As you would expect, both the mainstream and the specialist media have been giving us minute-by-minute, blow-by-blow coverage of the financial crisis which began with the British government’s 23rd September “fiscal event”.
Unfortunately, this coverage and analysis is founded on a conventional school of economic thought which insists – rather, simply assumes – that all economic events can be explained in terms of money alone.
This assumption is fallacious. The fact of the matter is that we can immerse ourselves entirely in monetary theories and financial analyses until the proverbial “cows come home” without understanding more than the surface manifestations of the underlying situation.
As a corrective, let’s remind ourselves of something that ought to be self-evident. This is that the economy is a system which delivers those material products and services which together constitute prosperity. Money is simply a proxy for these products and services, a means of exchange and distribution which does not, of itself, determine the availability of this material prosperity.
This ‘money-only’ fallacy delivers false comfort, in at least two ways.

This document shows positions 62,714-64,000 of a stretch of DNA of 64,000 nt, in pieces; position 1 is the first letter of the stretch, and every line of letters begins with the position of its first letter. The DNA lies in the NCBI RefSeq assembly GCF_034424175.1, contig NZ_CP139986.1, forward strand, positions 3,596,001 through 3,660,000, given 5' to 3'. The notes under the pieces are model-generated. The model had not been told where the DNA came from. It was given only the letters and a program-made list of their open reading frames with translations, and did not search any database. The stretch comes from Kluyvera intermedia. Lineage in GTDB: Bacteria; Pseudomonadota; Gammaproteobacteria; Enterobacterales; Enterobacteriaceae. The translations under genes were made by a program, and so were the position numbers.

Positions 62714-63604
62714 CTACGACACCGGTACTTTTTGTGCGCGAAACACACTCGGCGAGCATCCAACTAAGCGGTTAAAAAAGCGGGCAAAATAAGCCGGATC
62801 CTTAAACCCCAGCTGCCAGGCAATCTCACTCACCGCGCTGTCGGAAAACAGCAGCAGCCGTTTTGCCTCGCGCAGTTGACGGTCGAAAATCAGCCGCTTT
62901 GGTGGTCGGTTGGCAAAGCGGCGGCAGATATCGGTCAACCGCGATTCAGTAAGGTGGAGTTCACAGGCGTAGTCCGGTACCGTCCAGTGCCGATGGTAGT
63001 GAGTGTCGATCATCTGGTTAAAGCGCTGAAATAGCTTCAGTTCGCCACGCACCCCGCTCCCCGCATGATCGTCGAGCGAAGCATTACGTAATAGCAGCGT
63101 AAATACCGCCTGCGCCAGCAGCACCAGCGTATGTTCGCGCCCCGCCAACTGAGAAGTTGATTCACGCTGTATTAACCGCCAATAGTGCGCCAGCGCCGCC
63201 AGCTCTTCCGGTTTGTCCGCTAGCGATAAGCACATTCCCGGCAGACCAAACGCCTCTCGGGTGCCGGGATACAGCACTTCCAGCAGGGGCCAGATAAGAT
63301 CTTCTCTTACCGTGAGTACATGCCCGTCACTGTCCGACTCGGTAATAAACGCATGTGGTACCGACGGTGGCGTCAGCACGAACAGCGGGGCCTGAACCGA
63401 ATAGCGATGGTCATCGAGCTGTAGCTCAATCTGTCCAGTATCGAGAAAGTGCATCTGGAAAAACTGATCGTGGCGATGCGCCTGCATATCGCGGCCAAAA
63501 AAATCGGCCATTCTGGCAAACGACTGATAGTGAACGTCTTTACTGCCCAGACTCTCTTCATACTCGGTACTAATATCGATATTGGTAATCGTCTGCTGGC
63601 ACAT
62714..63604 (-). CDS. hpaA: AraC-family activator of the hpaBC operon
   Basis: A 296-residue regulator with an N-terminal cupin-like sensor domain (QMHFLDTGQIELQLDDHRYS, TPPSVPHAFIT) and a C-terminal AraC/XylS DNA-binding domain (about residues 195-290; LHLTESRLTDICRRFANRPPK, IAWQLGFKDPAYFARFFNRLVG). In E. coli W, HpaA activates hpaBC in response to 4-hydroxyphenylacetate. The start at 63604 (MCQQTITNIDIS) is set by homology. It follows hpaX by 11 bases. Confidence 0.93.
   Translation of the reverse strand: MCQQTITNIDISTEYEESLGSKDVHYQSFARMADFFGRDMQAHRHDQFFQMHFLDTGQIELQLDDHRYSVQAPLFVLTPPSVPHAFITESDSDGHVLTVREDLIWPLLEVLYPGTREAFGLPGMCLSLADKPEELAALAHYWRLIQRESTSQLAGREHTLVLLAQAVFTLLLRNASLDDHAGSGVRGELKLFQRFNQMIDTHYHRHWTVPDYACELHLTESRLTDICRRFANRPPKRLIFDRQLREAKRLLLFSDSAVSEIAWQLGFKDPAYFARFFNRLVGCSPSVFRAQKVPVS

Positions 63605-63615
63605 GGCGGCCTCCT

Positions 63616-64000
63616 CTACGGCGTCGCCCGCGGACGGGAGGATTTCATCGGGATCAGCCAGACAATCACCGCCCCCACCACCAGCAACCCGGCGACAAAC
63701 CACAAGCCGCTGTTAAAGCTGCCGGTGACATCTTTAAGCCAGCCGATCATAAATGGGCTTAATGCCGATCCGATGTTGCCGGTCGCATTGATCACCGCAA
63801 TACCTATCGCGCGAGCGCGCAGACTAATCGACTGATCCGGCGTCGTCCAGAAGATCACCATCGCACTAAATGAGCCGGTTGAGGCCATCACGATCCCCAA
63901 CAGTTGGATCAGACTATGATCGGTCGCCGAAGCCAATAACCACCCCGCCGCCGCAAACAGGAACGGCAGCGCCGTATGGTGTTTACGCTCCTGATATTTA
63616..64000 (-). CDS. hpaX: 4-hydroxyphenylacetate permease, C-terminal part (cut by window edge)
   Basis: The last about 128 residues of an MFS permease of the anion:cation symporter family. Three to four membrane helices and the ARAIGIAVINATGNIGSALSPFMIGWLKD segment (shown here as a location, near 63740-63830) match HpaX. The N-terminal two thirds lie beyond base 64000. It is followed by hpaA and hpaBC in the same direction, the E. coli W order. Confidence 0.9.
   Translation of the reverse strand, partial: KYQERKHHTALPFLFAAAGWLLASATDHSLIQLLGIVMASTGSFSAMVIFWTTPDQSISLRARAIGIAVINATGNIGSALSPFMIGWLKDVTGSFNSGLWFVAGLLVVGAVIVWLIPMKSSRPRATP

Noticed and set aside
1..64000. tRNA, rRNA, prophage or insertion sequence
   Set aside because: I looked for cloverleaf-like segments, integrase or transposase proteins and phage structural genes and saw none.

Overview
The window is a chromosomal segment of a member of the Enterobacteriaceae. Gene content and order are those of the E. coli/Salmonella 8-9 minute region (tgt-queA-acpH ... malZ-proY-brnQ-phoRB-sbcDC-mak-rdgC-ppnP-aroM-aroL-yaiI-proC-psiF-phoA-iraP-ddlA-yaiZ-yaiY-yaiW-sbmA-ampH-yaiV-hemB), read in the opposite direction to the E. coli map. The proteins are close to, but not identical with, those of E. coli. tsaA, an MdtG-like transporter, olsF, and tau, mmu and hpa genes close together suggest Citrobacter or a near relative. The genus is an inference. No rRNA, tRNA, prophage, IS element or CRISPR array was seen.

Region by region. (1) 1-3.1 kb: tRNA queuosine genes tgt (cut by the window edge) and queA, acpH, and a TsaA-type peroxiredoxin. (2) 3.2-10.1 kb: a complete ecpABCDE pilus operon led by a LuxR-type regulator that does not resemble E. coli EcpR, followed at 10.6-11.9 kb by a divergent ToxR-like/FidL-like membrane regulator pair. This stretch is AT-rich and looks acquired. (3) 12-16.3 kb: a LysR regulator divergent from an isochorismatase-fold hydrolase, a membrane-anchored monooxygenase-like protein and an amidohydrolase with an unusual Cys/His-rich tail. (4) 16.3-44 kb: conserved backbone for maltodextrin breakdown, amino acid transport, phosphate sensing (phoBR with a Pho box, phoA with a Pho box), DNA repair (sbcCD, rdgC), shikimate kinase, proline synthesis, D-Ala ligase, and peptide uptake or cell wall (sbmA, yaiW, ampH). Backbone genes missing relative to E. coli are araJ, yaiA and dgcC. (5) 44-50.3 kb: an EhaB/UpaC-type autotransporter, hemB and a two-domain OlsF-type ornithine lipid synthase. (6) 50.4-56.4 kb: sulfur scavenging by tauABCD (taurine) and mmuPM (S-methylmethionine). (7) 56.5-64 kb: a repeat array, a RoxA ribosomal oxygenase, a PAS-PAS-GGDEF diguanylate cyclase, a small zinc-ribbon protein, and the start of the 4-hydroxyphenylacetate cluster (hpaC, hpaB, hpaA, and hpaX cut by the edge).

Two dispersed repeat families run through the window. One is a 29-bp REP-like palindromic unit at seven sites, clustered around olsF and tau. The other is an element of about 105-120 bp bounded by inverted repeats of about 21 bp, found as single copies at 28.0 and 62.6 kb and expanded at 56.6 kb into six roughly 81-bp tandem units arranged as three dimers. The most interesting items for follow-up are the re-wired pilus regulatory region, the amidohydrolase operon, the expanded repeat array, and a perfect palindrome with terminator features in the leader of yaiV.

First, it enables us to explain away the current crisis in terms of idiosyncrasies – there’s a surface narrative which assures us that, if we can avoid the kind of bungling in which the new British leadership has become enmeshed, we can similarly avoid the kind of crisis now unfolding in the United Kingdom.
We might, indeed, be persuaded that even Britain can find a way out of this crisis through ‘rationalization’, which, in this case, might mean ‘finding rational people to manage its economic affairs’.
Now that growth has reversed
The second source of false comfort is the mistaken assumption that finding the right blend of fiscal and monetary policies can deliver the nirvana of perpetual growth.
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